Amy Park

Amy Park, You Are Here (2013)
Watercolor On Paper
27.5h x 22w in (69.9h x 55.9w cm)

Amy Park

Amy Park, suite: 1200' #1-5, 2014

Watercolor on stretched paper

60h x 48w in each (152.4h x 121.9w cm each)

 

Amy Park

Amy Park, 1200' #1 (2014)
Watercolor on Stretched Paper
60h x 48w in (152.4h x 121.9w cm)

 

Amy Park

Amy Park, 1200' #2 (2014)
Watercolor on Stretched Paper
60h x 48w in (152.4h x 121.9w cm)

 

Amy Park

Amy Park, 1200' #3 (2014)
Watercolor on Stretched Paper
60h x 48w in (152.4h x 121.9w cm)

 

Amy Park

Amy Park, 1200' #4 (2014)
Watercolor on Stretched Paper
60h x 48w in (152.4h x 121.9w cm)

 

Amy Park

Amy Park, 1200' #5 (2014)
Watercolor on Stretched Paper
60h x 48w in (152.4h x 121.9w cm)

 

Amy Park

Amy Park, suite: 1200' 6-9, 2014

Watercolor on stretched paper

60h x 48w in each (152.4h x 121.9w cm)

Amy Park

Amy Park, 1200' #6 (2014)
Watercolor on Stretched Paper
60h x 48w in (152.4h x 121.9w cm

 

Amy Park

Amy Park, 1200' #7 (2014)
Watercolor on Stretched Paper
60h x 48w in (152.4h x 121.9w cm)

 

Amy Park

Amy Park, 1200' #8 (2014)
Watercolor on Stretched Paper
60h x 48w in (152.4h x 121.9w cm)

 

Amy Park

Amy Park, 1200' #9 (2014)
Watercolor on Stretched Paper
60h x 48w in (152.4h x 121.9w cm)

 

Amy Park

1200'

May 22 – July 3, 2014

Morgan Lehman Gallery is pleased to present 1200’, an exhibition of large-scale watercolors by Amy Park. This will be Park’s first solo exhibition with the gallery following her 2011 show in Morgan Lehman’s Project Space. A full color catalogue with an essay by Michelle Grabner will be published on the occasion of this exhibition.

 

Amy Park’s watercolor paintings utilize Modernist architecture as their point of departure.  Grids are laboriously constructed through repetitive pencil marks and precise watercolor strokes, creating enormous, optically charged fields that mirror the order, layering, scale, and density of information present in the urban experience. Building on her previous work in which Park honed in on architectural detail and its rhythmic patterns and relationships, Park has now moved up and out from her street-level perspective to take on New York City as a whole.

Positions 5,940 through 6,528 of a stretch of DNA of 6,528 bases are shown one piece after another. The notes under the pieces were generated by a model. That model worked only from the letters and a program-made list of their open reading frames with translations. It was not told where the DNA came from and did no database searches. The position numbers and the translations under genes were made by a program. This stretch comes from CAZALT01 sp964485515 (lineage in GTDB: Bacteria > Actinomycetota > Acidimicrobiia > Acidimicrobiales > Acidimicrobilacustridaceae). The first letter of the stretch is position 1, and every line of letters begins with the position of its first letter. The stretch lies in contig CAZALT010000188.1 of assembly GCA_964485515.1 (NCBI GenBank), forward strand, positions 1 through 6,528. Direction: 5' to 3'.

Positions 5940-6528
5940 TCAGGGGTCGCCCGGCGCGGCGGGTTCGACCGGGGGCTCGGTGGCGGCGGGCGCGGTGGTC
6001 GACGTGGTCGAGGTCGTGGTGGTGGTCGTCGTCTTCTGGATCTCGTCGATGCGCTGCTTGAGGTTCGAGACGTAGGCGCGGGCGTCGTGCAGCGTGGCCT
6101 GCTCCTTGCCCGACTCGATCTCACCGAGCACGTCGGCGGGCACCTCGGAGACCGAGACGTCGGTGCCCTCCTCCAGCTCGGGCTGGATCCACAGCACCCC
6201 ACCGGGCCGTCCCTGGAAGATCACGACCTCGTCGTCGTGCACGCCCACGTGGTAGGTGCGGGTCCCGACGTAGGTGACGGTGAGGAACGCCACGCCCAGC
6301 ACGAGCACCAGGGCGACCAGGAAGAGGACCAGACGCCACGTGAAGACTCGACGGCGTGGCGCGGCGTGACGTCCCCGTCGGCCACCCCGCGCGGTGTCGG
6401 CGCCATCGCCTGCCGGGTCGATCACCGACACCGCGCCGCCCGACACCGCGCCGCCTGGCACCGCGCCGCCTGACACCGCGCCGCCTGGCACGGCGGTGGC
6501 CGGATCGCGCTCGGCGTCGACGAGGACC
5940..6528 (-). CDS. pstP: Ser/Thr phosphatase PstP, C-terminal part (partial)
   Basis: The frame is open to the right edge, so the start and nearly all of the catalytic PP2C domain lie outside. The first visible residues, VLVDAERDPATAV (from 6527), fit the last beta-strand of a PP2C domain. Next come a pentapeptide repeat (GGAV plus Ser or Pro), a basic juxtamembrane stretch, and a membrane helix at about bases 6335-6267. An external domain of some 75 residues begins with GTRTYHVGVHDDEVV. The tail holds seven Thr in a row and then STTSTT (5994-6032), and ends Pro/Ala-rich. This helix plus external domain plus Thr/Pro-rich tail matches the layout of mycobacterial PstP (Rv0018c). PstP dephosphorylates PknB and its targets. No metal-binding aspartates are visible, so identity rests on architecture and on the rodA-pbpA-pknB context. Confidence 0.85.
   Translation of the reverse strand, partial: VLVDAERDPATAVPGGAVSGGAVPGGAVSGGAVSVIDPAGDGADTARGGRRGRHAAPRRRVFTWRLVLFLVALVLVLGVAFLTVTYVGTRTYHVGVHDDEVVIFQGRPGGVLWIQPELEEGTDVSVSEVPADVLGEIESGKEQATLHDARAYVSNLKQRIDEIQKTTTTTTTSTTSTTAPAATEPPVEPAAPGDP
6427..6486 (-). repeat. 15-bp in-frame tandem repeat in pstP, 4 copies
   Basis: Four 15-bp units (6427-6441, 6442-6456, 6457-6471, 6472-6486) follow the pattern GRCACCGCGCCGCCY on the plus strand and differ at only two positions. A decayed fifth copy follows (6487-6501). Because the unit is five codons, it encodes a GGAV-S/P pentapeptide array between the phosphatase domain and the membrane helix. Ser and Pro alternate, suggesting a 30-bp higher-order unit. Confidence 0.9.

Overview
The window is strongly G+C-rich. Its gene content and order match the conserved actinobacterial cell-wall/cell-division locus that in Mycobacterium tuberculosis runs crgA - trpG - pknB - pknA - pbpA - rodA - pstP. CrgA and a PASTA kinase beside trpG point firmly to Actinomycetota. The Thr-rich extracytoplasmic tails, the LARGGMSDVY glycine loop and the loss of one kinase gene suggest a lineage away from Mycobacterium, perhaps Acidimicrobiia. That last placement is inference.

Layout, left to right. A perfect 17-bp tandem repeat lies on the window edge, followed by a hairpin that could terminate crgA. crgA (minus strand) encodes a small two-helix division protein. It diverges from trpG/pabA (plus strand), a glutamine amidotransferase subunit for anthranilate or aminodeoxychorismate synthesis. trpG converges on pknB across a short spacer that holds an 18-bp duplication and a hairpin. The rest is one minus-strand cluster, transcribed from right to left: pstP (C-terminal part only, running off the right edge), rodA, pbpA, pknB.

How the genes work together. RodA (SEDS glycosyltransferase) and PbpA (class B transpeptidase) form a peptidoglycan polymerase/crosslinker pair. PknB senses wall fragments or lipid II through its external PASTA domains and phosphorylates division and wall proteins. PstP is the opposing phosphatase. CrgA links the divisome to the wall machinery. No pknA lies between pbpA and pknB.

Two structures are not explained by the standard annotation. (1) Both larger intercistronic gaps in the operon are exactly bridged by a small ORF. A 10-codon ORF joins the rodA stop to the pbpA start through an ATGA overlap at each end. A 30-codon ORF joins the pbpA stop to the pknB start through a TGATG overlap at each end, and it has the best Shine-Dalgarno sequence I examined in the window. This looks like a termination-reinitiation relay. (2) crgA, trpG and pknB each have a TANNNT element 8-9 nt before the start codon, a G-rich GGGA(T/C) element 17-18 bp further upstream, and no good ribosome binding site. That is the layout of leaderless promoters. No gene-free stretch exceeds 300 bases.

Park’s densely packed and visually collaged cityscapes were inspired by a flight down the Hudson River just parallel to the island of Manhattan in her family’s 40-year-old single-engine Grumman. The altitude of flight (and the show’s namesake), 1,200 feet, allowed Park to take in the city from its vertical center, capturing the flight’s unique speed and elevation in hundreds of photos that would later collage into the inspiration for her watercolors. These panels herald the flight’s rapidly shifting perspective, with the shown slices of skyline not literally contiguous yet visually coherent. Cities themselves are vast physical collages in a constant state of flux: morphing with shifts in legislation, as architects reimagine and redesign them, and as their inhabitants move through the streets. Park’s watercolors layer, collage, and document this information of change, formally manifesting New York City’s relentless transformation.

 

Park received a BFA in 1999 and an MFA in 2003 from the University of Wisconsin-Madison, and also studied at the School of the Art Institute of Chicago and Ox-Bow Summer Art School. Her work has been exhibited widely in the US, including Morgan Lehman Gallery, New York, NY; Steven Harvey Fine Art Projects, New York, NY; The Suburban, Oak Park, IL at Project Row House, Houston, TX; The Poor Farm Experiment, Manawa, WI; and Kopeikin Gallery, Los Angeles, CA. Her work is in the permanent collections of Fidelity Investments, The Cleveland Clinic, Deloitte and Touche USA, Microsoft Corporation, The College of DuPage, and Drawing Center’s Artist Archive at the Museum of Modern Art. The artist lives and works in Long Island City, NY.